The investigation uncovered a number of fraud schemes in hospice care that negatively affect beneficiaries, their families, and caregivers. Some fraud schemes involve paying recruiters to target beneficiaries who are not eligible for hospice care, while other schemes involve physicians falsely certifying beneficiaries. Beneficiaries are put at risk when they are enrolled in hospice care inappropriately, as Medicare hospice does not pay for curative treatment for a beneficiary’s terminal illness. For example:
- An owner of a Mississippi hospice used patient recruiters to solicit beneficiaries who were not eligible for hospice care. These patients were not even aware that they were enrolled in hospice care. The owner submitted fraudulent charges and received more than $1 million from Medicare. The owner was later excluded from the Medicare program.
- A Minnesota-based hospice chain agreed to pay $18 million to resolve allegations that it inappropriately billed Medicare for care provided to beneficiaries who were not eligible for hospice because they were not terminally ill. The hospice chain also allegedly discouraged physicians from discharging ineligible beneficiaries.
Lack of Information
Beneficiaries and their families and caregivers do not always get the information they need when they elect hospice care because hospices often provide incomplete or inaccurate information on election statements. In 35 percent of general inpatient care stays, hospices’ election statements lacked required information or had other vulnerabilities. Most commonly, these statements neglected to specify that the beneficiary was electing the Medicare hospice benefit as opposed to Medicaid hospice or some other insurance.
Moreover, the report found evidence of improper billing within the Hospice Program, including improper payments ranging from $447,000 to $1.2 million for services not meeting Medicare requirements. Hospices billed for inappropriate levels of care, lacked required certifications of terminal illness, or did not have sufficient clinical documentation. Hospices also inappropriately billed for expensive levels of care that were not needed. In 2012, hospices billed one-third of general inpatient care stays inappropriately, costing Medicare $268 million. Specific examples include:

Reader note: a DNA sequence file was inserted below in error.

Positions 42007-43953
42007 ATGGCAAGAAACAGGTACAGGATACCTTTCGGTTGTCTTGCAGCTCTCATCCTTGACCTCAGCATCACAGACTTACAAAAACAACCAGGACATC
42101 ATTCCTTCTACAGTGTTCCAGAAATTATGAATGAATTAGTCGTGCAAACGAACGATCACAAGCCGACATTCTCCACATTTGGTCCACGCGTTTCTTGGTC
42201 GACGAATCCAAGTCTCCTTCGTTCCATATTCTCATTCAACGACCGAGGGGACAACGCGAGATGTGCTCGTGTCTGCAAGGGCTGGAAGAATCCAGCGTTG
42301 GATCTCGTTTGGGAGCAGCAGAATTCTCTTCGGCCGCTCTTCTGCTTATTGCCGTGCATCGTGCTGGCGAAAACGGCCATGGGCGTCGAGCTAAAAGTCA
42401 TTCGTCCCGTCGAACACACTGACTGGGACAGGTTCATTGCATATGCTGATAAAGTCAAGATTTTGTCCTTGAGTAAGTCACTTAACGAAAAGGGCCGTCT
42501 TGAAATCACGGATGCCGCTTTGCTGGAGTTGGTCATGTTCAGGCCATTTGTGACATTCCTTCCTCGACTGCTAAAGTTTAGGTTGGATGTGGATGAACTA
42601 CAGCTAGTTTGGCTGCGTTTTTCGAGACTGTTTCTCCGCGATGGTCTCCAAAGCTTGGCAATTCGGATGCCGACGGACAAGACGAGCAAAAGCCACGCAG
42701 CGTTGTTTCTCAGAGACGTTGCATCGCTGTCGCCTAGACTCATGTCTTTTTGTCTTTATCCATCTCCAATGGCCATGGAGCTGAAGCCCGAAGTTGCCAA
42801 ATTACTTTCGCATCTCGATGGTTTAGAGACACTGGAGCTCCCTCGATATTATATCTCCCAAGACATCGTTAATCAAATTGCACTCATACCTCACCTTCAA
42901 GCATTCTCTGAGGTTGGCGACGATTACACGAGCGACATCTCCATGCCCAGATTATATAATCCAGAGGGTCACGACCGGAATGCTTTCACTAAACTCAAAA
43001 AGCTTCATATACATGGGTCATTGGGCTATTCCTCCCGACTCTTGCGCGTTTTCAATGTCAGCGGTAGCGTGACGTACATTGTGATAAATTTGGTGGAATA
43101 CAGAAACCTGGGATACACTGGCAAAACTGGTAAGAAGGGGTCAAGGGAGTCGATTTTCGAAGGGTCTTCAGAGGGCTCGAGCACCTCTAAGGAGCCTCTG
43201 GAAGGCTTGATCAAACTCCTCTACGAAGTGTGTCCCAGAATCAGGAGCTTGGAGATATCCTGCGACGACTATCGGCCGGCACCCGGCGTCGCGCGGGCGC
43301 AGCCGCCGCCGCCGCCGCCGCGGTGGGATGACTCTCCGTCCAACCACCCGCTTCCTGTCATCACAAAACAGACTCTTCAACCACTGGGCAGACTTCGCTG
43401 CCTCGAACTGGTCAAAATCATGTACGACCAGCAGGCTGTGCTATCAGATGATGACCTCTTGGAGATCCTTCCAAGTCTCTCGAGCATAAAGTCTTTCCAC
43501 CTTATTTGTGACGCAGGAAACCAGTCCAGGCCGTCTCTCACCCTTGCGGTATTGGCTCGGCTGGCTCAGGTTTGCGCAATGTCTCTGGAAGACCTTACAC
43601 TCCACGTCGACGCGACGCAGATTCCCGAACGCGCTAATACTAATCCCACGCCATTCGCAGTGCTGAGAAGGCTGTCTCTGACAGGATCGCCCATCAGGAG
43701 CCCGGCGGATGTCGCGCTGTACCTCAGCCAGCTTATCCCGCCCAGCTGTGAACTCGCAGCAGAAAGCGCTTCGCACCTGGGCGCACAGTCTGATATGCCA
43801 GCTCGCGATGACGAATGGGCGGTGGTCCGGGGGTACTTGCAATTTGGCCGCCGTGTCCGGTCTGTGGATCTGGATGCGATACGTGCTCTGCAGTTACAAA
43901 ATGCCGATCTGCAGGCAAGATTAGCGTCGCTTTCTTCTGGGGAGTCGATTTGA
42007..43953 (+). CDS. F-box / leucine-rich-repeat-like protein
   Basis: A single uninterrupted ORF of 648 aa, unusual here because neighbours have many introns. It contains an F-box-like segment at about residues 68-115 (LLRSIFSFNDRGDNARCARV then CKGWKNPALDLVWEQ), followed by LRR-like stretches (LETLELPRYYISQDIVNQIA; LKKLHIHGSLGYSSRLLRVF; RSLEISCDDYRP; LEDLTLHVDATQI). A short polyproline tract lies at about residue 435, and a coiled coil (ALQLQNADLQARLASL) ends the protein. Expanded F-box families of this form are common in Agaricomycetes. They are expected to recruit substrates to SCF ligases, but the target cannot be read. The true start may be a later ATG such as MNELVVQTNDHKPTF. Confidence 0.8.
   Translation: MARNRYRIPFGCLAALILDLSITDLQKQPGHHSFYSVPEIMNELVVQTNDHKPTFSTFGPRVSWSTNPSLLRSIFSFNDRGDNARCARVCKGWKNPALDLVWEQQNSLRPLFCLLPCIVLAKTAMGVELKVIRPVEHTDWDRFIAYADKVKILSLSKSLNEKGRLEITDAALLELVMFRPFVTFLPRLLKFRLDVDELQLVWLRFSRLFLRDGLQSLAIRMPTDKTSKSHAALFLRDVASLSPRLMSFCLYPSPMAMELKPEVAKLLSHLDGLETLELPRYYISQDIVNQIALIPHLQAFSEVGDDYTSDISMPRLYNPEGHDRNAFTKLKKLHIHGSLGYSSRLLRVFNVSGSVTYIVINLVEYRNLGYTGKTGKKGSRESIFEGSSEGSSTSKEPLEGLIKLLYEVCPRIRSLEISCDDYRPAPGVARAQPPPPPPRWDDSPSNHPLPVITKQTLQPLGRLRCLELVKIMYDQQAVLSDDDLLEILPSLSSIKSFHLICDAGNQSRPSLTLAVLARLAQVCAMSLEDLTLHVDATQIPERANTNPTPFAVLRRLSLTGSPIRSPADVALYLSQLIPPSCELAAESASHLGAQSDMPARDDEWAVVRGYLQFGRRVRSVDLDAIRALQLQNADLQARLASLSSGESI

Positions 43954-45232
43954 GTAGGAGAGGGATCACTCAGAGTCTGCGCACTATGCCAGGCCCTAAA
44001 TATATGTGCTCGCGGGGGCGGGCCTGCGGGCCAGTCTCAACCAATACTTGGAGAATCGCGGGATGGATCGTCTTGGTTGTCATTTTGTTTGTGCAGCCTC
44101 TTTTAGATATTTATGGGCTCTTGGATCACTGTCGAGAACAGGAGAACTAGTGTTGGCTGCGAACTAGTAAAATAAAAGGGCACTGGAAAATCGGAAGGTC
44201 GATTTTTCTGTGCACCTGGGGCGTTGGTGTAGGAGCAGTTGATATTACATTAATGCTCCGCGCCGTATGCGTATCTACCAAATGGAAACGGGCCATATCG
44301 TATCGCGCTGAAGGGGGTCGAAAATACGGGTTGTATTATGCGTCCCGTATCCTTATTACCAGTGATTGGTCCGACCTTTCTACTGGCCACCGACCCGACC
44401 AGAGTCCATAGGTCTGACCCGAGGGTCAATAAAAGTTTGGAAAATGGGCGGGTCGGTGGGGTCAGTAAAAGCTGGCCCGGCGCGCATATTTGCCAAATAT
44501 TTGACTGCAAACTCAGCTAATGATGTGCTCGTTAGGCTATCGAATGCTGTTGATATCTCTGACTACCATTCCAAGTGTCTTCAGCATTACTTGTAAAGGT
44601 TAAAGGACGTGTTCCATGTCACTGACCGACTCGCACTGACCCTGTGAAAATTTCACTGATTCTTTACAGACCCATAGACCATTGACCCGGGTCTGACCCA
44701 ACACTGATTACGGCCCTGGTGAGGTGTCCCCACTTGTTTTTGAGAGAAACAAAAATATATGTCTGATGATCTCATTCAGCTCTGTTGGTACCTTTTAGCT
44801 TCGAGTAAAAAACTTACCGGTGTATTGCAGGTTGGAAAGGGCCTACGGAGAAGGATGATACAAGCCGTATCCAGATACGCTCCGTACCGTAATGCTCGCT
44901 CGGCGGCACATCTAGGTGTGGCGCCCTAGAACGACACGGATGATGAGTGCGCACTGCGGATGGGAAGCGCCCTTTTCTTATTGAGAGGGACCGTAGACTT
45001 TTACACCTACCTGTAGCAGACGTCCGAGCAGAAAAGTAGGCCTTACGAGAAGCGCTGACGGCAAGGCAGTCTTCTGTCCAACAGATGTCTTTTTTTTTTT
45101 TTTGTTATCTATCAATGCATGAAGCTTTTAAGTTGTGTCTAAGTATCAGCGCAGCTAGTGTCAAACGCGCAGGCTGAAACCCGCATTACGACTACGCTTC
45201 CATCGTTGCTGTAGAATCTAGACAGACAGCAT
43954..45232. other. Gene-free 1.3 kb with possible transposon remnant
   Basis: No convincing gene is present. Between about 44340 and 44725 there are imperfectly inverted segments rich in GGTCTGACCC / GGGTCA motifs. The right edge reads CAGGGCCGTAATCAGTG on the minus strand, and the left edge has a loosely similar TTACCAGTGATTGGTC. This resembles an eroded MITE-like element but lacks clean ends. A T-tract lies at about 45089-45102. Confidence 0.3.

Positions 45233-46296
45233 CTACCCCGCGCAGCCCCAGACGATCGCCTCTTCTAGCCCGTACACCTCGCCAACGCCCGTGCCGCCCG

- A hospice in Puerto Rico billed for services after the beneficiary revoked the hospice election. The hospice received at least $453,558 in improper payments for services billed on behalf of this beneficiary and others that did not comply with Medicare requirements.
- A for-profit hospice in Mississippi inappropriately billed Medicare for a general inpatient care stay lasting over seven weeks for a beneficiary whose symptoms were under control. She needed assistance only with personal care, eating, and the administration of medication, yet the hospice was paid almost $30,000 for general inpatient care.
- A hospice in New York billed for 1 month of continuous home care for dates after the beneficiary’s death. The hospice improperly received at least $1,266,517 for hospice services billed on behalf of this beneficiary and others that did not comply with Medicare requirements
The Current Payment System Creates Negative Incentives
A hospice is paid for every day a beneficiary is in its care regardless of how many services it provides on a particular day. The financial incentives created by this payment system may cause hospices to seek out certain beneficiaries over others. Hospices may target beneficiaries who are likely to have long lengths of stay or fewer needs, beneficiaries who have certain diagnoses, or are in certain settings.
If you have concerns about the level of care you, or a loved one, are receiving through the Medicare Hospice program, contact the local Health Insurance Counseling and Advocacy Program (HICAP) at (800) 434-0222 .
Latest posts by Timothy P. Murphy (see all)
- Is It Hard to Contest a Will? - January 15, 2019
- What Are the Rules of Intestacy in California? - January 13, 2019
- Estate Planning for Adult Children Suffering from Alcoholism - January 11, 2019